Nicole Maylor:

Like in my previous post about the work of the Stable Seas project I am very interested in the use of the word “terrorism” in the context of maritime violence/crime. One thing that stands out to me, especially when you use the example of Nelson Mandela, is the racial/racist dimension of using the terrorist label. Other than that the proceeds of these crimes may go to “terrorist organizations” the activities of pirates sound more like organized crime. What is the line between organized crime and terrorism? Is it the case that we in the West are very quick to label someone a terrorist when they are Muslim and when the victims are white Westerners?

Catherine Labasi-Sammartino:

I was struck by the following statement in your post: “the use of the law as not only a tool to solve a single fact pattern but as a tool with the potential to create population shifts and improve health conditions on a national scale”. As I have explained, I am critical of international human rights law and the way you described the use of law is one of the reasons why. I am wary of the imposition of legal rules universally – exactly because it does not take into account the specifics of the cultural/social/political/economic context. For example, it is inappropriate to hold countries with vastly different levels of wealth to the same standards of health. This is something I confront in the area of disability rights because of how expensive it is to provide the medical interventions or social supports for people with disabilities to live independently and with dignity. Further, accessibility in the built environment is hard enough for a wealthy country like Canada. It would be nearly impossible to hold every country to the same standard.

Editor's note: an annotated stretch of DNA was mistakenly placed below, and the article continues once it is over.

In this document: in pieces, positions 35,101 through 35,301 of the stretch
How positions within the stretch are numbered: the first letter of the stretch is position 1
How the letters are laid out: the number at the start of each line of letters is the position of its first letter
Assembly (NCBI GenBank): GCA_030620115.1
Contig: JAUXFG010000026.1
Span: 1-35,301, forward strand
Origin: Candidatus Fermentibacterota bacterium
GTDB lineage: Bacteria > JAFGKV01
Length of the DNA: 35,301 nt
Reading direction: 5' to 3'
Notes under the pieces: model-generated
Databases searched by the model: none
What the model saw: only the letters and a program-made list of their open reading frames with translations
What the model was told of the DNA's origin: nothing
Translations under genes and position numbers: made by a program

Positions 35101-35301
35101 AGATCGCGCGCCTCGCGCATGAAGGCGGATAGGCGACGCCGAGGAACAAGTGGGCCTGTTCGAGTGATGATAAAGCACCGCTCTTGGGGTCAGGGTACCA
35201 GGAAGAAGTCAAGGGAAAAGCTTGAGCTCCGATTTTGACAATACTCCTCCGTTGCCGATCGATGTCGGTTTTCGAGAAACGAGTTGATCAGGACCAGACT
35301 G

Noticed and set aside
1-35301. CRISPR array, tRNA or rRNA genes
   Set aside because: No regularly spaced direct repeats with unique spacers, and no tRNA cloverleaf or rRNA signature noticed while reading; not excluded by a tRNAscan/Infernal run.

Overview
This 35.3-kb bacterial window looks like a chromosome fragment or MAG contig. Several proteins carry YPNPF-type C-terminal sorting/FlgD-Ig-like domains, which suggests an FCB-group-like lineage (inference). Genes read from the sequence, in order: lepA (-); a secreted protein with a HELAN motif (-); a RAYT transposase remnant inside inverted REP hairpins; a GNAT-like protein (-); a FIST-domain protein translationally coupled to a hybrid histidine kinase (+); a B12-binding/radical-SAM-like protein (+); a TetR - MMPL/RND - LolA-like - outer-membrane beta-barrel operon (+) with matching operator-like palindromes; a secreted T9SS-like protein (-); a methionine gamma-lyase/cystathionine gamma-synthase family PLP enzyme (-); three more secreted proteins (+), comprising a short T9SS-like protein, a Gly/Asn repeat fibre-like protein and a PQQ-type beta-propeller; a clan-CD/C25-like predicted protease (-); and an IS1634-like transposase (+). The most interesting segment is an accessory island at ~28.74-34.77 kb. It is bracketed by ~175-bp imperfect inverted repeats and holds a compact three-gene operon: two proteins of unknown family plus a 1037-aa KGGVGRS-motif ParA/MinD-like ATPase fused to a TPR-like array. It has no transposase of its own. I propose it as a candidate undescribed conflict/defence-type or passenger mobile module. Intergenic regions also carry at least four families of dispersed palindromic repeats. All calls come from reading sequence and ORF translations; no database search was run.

Your post also made me think about the way in which international human rights standards/norms are unidirectional. Many of the aspects of the “right to health” are predicated on a country’s level of wealth. Yet I can think of aspects of Western practices that would be unacceptable to other countries. For example, we in the West have medicalized and segregated old age. We place our family members in long term care facilities because we do not value care work that is done within the family, so for many it would be financially catastrophic for an otherwise employable adult to stay home to care for an elderly (or disabled) family member. Further, we pretend that we will be young and able-bodied forever so when we learn of abuse or neglect in nursing homes (like in Quebec where seniors are only given one shower a week) we fail to allocate more money to improve living conditions. Perhaps those involved in international human rights law ought to include the values and practices from outside the West. Like, for example, allowing seniors to age in place with the assistant of family members or other forms of home care.